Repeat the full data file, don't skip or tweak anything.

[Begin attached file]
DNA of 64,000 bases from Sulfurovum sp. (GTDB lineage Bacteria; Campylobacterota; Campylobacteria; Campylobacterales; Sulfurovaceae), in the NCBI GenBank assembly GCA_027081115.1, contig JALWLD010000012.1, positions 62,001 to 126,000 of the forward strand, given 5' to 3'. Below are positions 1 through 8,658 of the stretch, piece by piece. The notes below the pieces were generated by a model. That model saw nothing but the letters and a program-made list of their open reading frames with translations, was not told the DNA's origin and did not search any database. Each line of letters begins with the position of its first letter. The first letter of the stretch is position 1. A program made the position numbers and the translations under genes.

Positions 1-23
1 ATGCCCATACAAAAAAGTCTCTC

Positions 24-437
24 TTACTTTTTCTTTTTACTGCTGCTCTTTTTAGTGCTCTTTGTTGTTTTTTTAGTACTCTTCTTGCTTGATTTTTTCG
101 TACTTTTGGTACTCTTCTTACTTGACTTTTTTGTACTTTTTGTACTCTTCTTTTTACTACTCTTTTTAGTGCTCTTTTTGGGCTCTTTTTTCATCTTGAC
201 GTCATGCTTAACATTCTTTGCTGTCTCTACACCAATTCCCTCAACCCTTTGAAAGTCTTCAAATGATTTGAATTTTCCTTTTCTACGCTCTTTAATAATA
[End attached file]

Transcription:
DNA of 64,000 bases from Sulfurovum sp. (GTDB lineage Bacteria; Campylobacterota; Campylobacteria; Campylobacterales; Sulfurovaceae), in the NCBI GenBank assembly GCA_027081115.1, contig JALWLD010000012.1, positions 62,001 to 126,000 of the forward strand, given 5' to 3'. Below are positions 1 through 8,658 of the stretch, piece by piece. The notes below the pieces were generated by a model. That model saw nothing but the letters and a program-made list of their open reading frames with translations, was not told the DNA's origin and did not search any database. Each line of letters begins with the position of its first letter. The first letter of the stretch is position 1. A program made the position numbers and the translations under genes.

Positions 1-23
1 ATGCCCATACAAAAAAGTCTCTC

Positions 24-437
24 TTACTTTTTCTTTTTACTGCTGCTCTTTTTAGTGCTCTTTGTTGTTTTTTTAGTACTCTTCTTGCTTGATTTTTTCG
101 TACTTTTGGTACTCTTCTTACTTGACTTTTTTGTACTTTTTGTACTCTTCTTTTTACTACTCTTTTTAGTGCTCTTTTTGGGCTCTTTTTTCATCTTGAC
201 GTCATGCTTAACATTCTTTGCTGTCTCTACACCAATTCCCTCAACCCTTTGAAAGTCTTCAAATGATTTGAATTTTCCTTTTCTACGCTCTTTAATAATA